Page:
-- Jon

View DaneJ's profile

DaneJ

55 posts in 1813 days


#4 posted 1781 days ago

A few years ago I encountered the same in an upstais bedroom, as I recall I did:
1. Cleaned the nail hole stains(from the tack boards) with oxicilic acid then filled them with oak colored putty.
2. Scuffed the floor(sorry dont remember the grit probably 220)
3. poured and spread Minwax WB floor poly and a pad
It is still in great condition(except where a flower pot was dragged, arg)

hope this helps…

-- Dane, Fairview Pk, OH. The large print giveth and the small print taketh away...

View Sam Yerardi's profile

Sam Yerardi

244 posts in 2500 days


#5 posted 1781 days ago

I recently finished my living room floor. It was the first time I ever used a water-based poly and it made a believer of me. I used Fabulon high gloss. First coat dries in about 5 hours. Apply second coat, wait 2 hours. Sand lightly to 220. Apply third coat. Done. It turned out beautiful. I’ve used Varathane and several other types before but water-based is what I will used form now on unless there is a reason to do otherwise.

Info:
room 12×26 plus hallway 4×16; red oak floor
Fabulon 50, 2 gals, about $100 (only used 1.5 gal)
sander and paper rental – about $85
2 days to completion

-- Sam

View lobro2's profile

lobro2

10 posts in 1801 days


#6 posted 1780 days ago

Thanks for the advice. thought i knew the answer, but that’s what you are for. keep a amateur like me from messing it up.

i hve used water based poly on some other things and I like it, too. Wiill have to wait for a long weekend to do this. Have to be ready to sleep on the couch in the den. When i get this floor in the curing stage the rest of the house is cut off.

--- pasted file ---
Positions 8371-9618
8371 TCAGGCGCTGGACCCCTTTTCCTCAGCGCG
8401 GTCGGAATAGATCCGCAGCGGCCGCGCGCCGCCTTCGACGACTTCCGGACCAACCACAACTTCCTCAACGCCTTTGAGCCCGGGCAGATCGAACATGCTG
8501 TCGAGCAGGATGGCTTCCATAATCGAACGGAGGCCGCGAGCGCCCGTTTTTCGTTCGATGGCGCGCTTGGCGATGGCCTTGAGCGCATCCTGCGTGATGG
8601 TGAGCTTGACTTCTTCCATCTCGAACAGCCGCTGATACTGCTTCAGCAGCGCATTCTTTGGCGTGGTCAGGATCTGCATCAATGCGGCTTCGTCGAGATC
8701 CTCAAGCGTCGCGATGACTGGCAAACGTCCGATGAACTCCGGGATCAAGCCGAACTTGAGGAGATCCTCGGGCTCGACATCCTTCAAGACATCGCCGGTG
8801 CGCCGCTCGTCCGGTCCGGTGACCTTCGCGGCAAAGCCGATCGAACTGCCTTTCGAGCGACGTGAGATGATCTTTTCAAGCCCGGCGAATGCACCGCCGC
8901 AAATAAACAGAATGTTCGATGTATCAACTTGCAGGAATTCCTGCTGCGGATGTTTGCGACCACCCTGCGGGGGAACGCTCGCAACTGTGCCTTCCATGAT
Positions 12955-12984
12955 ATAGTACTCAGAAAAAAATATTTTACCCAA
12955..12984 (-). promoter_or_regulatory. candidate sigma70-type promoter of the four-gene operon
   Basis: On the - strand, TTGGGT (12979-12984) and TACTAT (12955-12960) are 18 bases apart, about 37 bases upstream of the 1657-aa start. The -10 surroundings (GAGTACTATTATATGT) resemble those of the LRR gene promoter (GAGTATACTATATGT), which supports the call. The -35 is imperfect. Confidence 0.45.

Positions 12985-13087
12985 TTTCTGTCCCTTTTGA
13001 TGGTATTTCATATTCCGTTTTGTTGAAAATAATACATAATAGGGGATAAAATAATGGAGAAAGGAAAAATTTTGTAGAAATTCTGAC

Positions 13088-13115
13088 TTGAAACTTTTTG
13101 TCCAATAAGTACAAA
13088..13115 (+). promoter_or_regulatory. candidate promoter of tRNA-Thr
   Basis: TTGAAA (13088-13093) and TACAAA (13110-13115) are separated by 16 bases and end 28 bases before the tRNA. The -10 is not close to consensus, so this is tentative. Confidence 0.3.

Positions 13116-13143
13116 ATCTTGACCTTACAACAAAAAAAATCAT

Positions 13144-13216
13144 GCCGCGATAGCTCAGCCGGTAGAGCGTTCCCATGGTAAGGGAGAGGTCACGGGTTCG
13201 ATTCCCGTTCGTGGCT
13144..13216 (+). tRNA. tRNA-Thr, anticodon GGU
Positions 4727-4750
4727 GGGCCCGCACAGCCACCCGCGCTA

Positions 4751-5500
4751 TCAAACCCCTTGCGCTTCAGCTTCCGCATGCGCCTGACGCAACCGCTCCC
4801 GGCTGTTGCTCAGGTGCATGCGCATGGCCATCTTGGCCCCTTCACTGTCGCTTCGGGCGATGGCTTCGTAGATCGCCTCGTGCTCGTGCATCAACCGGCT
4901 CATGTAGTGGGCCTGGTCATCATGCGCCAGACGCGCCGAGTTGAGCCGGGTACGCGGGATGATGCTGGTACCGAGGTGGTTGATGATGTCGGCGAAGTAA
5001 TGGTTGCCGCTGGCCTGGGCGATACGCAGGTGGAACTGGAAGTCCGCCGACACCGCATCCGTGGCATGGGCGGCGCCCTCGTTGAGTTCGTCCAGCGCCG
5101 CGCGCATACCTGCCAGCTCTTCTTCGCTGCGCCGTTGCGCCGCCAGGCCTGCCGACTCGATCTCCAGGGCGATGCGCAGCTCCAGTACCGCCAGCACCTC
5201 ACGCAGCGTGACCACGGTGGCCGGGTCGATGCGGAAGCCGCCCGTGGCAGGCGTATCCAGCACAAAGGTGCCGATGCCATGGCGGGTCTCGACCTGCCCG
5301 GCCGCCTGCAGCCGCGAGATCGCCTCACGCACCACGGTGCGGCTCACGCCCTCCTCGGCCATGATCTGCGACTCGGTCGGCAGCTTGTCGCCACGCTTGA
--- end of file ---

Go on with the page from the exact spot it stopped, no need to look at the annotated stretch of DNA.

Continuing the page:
-- Deacon Tom--Talk to the wood, it won't argue!

View DaneJ's profile

DaneJ

55 posts in 1813 days


#7 posted 1780 days ago

these may help keep houshold harmony…
when you sand use a HEPA vacuum if your sander has a dust port.
Close the door to the area that you are working in, put a dampened towel at the bottom of the door to prevent dust migration.

-- Dane, Fairview Pk, OH. The large print giveth and the small print taketh away...

View Sam Yerardi's profile

Sam Yerardi

244 posts in 2500 days


#8 posted 1780 days ago

lobro

DaneJ is right… I used plastic to seal off the room from the rest of the house.

I thought I was faced with the same situation but it turned out that the Fabulon dries so quickly I didn’t have to worry about that. I sanded the floors starting at about noon and finished up by 5. I applied the first coat at about 6, and it was dry enough to actually walk on by 10. Let that sit overnight, then applied coat #2 the next morning at about 8; could walk on it again by 10;sanded at 10:30;applied third coat at noon and could walk on it at 2:00. It’s not fully cured but there is no problem walking on it that soon.

I still haven’t put any furniture back in the room yet as I am remodeling it.

-- Sam